If you’re an aspiring Cybersecurity Specialist, Back-End Developer, or Data Scientist, then you’ll need to know about hashing. Hashing is an important tool used in data authentication and security, as well as database management.
Never heard of hashing before? Don’t worry, we’ll break it down for you. Ahead, we’ll walk you through everything you need to know about hashing, including what it is, how it works, why people use it, and popular hashing algorithms.
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What is hashing?
Hashing is the process of converting data — text, numbers, files, or anything, really — into a fixed-length string of letters and numbers. Data is converted into these fixed-length strings, or hash values, by using a special algorithm called a hash function.
For example, a hash function that creates 32-character hash values will always turn text input into a unique 32-character code. Whether you want to generate a hash value for the word “Codecademy” or for the entire works of Shakespeare, the hash value will always be 32 characters long.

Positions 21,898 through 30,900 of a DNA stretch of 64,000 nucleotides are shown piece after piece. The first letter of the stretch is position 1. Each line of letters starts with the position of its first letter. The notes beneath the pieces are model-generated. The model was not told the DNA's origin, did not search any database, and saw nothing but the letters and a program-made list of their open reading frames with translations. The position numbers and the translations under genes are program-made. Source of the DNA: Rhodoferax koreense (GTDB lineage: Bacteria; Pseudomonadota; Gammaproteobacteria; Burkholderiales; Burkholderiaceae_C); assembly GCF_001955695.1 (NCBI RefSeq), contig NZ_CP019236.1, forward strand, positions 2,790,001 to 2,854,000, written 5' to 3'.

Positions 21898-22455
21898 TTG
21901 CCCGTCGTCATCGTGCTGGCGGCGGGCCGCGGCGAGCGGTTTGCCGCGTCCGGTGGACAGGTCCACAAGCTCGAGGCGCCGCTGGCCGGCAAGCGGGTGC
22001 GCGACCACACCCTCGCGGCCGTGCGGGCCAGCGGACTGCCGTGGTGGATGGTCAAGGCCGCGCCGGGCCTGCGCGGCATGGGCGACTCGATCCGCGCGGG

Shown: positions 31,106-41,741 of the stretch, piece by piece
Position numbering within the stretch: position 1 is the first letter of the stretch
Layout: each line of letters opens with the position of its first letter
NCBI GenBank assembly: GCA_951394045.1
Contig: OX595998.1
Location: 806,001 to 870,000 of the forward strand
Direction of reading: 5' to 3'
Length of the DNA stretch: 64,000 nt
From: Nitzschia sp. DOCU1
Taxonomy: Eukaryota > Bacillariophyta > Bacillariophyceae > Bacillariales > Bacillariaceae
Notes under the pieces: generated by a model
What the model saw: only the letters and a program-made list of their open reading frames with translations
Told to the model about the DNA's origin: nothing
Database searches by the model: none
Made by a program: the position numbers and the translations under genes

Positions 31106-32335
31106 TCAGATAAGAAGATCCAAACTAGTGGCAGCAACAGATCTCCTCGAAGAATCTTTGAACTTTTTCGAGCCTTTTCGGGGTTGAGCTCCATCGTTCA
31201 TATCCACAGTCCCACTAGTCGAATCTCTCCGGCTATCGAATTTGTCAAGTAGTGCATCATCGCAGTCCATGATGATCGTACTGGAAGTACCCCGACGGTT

How hashing works
Input data is key
The input data to be hashed is also known as the key. A key can be in just about any format. It could be a string of text, a list of numbers, an image, or even an application file.
The hash function
The central part of any hashing process is the hashing function, which takes the key and converts it to a fixed-length string of characters. But how exactly does that work? How is it that your name and a novel can both be condensed into the same number of characters?
The secret is dividing the data into equal-sized blocks.
The most popular hashing algorithms work with block sizes between 160 and 512 bits. A bit is the basic unit of computer information and corresponds to either a binary 1 or 0.
Let’s suppose that we’re working with SHA-1, a popular hash function that works with block sizes of 512 bits. 512 bits is about the same as 32 words, so if we have a short message to hash, then the SHA-1 function only needs to run once to generate a final hash value.